No. of Recommendations: 3
I owned Google in the Fall of 2009 and sold it in early 2010. What spooked me were low margins, tax threats, and lousy PEG.

It is interesting that the PEG was not mentioned in the article. It is 5.87-times. That's very high.

One reason Amazon gets a pass is because people say it is quickly building its earnings will come later. I remember when Amazon borrowed $2 billion years ago, instead of selling high-PE shares, and thought they were nuts. It turns out it was a good move because they didn't inflate the shares outstanding and they paid back the debt.

Amazon's operating margin is 2.47%. That's low. But, in the Catalogue and Mail Order industry, the average is 0.73%. But, before you jump for joy, companies like eBay, in the same industry, have margins of 20.54%.

At the time I owned the stock, Congress was toying with allowing states to charge sales tax on goods sold on the Internet. I think this issue will come up after the election when Congress finally get serious about cutting deficit spending. [Did I really just write that anything would happen after the election? lol]

I asked my wife to watch her Amazon purchases this Christmas and let me know if she would make those buys if they cost her 8.5% more (the Florida sales tax rate). In most (but not all) cases she said that adding sales tax would have made Amazon more expensive and she might of not used them.

The risk in this stock could be great. While it can grow like a weed because it doesn't require the brick and mortar of a Wal-Mart, its tax advantage is one factor in its success. Congress wanted to give the Internet a chance when they set tax policy like they did. Times have changed.

I think Amazon has a poor lobbying position when Wal-Mart has a net debt of $52 billion but pays local wages and property taxes plus contributes to local charities -- and does this on a meager 5.94% operating margin. Imagine Wal-Mart, vilified on multiple fronts, becoming the sympathetic focus of the man and woman on Main Street because they have to fight a competitor that is putting no dollars in their local community or state. And, with its

As you said Alyce, this is a controversial pick. And, I am not certain how socially responsible (SR) Amazon is. Yes they have programs to do the right thing but they could be cost savers; not SR responses. It can't function well at the local level of every state. It has to take a broad society-at-large stance. I found this from the company:

The company is committed to the growth of healthy enterprise that respects both local culture and the environment, thereby creating a more just society for all. Sustainable Amazon seeks partners, venues, private label opportunities and distribution channels in the United States to showcase and sell their products.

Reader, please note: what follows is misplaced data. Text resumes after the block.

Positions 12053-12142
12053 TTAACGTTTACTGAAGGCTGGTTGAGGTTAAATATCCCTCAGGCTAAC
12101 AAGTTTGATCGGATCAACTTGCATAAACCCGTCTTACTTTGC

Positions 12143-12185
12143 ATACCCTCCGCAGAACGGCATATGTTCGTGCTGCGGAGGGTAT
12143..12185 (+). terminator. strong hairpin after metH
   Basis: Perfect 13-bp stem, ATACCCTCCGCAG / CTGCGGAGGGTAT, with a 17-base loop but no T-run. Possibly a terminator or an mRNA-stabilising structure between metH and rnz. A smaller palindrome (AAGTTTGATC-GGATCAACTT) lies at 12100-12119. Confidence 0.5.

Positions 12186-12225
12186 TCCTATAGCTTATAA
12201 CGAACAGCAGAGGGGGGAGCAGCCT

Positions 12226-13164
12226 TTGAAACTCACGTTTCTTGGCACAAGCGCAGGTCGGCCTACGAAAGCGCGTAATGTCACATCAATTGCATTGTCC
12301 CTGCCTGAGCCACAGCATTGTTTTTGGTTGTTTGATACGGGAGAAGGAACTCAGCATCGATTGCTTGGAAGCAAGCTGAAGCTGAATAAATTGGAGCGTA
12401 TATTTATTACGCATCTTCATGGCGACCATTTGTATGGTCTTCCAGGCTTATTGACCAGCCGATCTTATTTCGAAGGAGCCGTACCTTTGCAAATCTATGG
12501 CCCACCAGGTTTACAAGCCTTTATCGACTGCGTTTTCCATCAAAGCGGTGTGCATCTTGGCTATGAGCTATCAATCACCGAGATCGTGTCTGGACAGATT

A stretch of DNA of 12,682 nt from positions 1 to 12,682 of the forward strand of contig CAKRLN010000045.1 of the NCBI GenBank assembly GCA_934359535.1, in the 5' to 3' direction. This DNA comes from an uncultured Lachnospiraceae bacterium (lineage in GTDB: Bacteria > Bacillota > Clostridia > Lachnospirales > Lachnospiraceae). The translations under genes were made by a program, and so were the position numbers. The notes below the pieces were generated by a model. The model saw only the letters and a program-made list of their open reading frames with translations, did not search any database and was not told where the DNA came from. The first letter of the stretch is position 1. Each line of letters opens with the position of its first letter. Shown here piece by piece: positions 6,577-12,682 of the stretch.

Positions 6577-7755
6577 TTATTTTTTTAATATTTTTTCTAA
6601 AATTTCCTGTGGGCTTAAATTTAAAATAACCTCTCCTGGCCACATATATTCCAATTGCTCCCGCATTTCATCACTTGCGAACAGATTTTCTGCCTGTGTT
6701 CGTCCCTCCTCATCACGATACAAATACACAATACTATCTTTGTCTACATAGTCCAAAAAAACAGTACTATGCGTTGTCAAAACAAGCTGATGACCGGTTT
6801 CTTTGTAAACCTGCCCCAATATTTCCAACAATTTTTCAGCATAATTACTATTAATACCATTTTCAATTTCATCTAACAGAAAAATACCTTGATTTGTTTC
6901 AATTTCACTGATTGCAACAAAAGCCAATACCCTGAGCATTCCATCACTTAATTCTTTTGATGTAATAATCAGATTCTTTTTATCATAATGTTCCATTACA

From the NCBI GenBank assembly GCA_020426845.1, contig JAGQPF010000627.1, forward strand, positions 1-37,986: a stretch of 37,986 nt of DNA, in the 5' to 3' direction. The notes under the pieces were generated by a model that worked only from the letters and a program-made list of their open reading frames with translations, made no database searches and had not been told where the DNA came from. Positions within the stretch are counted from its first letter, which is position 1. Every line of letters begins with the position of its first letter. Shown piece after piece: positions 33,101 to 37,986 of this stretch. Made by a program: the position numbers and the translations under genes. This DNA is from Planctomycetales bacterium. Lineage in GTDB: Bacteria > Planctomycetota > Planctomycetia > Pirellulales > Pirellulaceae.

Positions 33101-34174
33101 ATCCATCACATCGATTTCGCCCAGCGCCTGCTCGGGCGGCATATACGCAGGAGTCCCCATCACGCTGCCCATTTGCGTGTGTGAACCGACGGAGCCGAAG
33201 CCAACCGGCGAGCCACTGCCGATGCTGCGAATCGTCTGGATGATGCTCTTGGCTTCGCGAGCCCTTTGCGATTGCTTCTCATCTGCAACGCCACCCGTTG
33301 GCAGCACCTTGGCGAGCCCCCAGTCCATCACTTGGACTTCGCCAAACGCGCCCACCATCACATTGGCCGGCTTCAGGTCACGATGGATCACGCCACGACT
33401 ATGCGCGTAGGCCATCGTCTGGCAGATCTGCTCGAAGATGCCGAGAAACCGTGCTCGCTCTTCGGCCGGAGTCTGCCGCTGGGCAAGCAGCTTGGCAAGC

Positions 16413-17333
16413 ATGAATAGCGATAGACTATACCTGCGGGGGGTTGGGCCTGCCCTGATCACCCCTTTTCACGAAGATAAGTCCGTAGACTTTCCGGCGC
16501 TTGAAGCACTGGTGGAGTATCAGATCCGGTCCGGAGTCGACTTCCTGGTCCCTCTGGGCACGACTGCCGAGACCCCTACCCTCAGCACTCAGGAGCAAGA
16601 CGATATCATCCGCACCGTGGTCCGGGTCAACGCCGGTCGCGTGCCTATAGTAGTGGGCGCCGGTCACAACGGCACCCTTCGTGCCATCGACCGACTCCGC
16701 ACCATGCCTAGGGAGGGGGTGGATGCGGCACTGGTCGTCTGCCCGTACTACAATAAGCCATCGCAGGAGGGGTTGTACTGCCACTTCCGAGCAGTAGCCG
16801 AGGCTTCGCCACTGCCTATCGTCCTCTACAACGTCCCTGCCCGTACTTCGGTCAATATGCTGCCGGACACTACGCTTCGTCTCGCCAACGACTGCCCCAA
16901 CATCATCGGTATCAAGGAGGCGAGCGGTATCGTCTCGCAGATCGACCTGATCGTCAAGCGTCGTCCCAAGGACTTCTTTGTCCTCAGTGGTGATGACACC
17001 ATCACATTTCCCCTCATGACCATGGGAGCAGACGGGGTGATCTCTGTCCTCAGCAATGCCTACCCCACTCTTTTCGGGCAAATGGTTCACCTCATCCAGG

It is hard to find critical SR comments because a Google search on the subject brings up gobs of books. But, there was this:

A couple of weeks ago, just before Earth Day, Amazon presented some interesting information about the green purchasing habits of its customers, showing how America is going green. One interesting piece that was missing in this report was how Amazon is going green.

Frankly, I really don’t know how green is Amazon because when it comes to its own footprint, Amazon is consistently more secretive than the CIA (which actually doesn’t mind sharing its green initiatives).

It is well known for example that Amazon does not reveal information on how many Kindles it sells, but did you know Amazon also does not share information about the carbon footprint of the Kindle? Although it is their top selling product ever, Amazon has repeatedly ignored requests to provide information regarding the Kindle’s footprint. Here are two examples:
1.Joe Hutsko of the New York Times tried to learn more about the Kindle and reported that “phone calls and e-mail messages to Amazon inquiring about the materials in the popular Kindle device have thus far gone unanswered.”
2. Emma Ritch of Cleantech Group, who wrote the report “The Environmental Impact of Amazon’s Kindle”, wrote that “Amazon declined to provide information about its manufacturing process or carbon footprint.”

And it doesn’t stop with the Kindle. Amazon, unlike 70% of the S&P 500 companies, does not respond to the Carbon Disclosure Project (CDP) questionnaire, asking corporations to disclose their greenhouse gas emissions and climate-related risks.

Another example can be found in the 2009 Green Grades Report Card published by Dogwood Alliance and ForestEthics, where Amazon got an F. It was reported there that “the giant online retailer ignored our survey, so questions remain about their paper sourcing practices.” In the 2010 report Amazon got F+, but it wasn’t reported if it finally provided the requested information or kept ingoing the requests for doing so.

Fortune may admire Amazon but they appear to me to have big SR problems. Lousy PEG. Low operating margins. Amazon isn't greener for me because I grocery shop and buy odds-and-ends at Wal-Mart, Publix, and CVS in the same trip. Those stores are right in a row and I am not trusting Amazon to deliver milk and other perishables -- so going to the store is not an I-can-skip-it option.

I am not considering Amazon at all.

Print the post  


When Life Gives You Lemons
We all have had hardships and made poor decisions. The important thing is how we respond and grow. Read the story of a Fool who started from nothing, and looks to gain everything.
Contact Us
Contact Customer Service and other Fool departments here.
Work for Fools?
Winner of the Washingtonian great places to work, and Glassdoor #1 Company to Work For 2015! Have access to all of TMF's online and email products for FREE, and be paid for your contributions to TMF! Click the link and start your Fool career.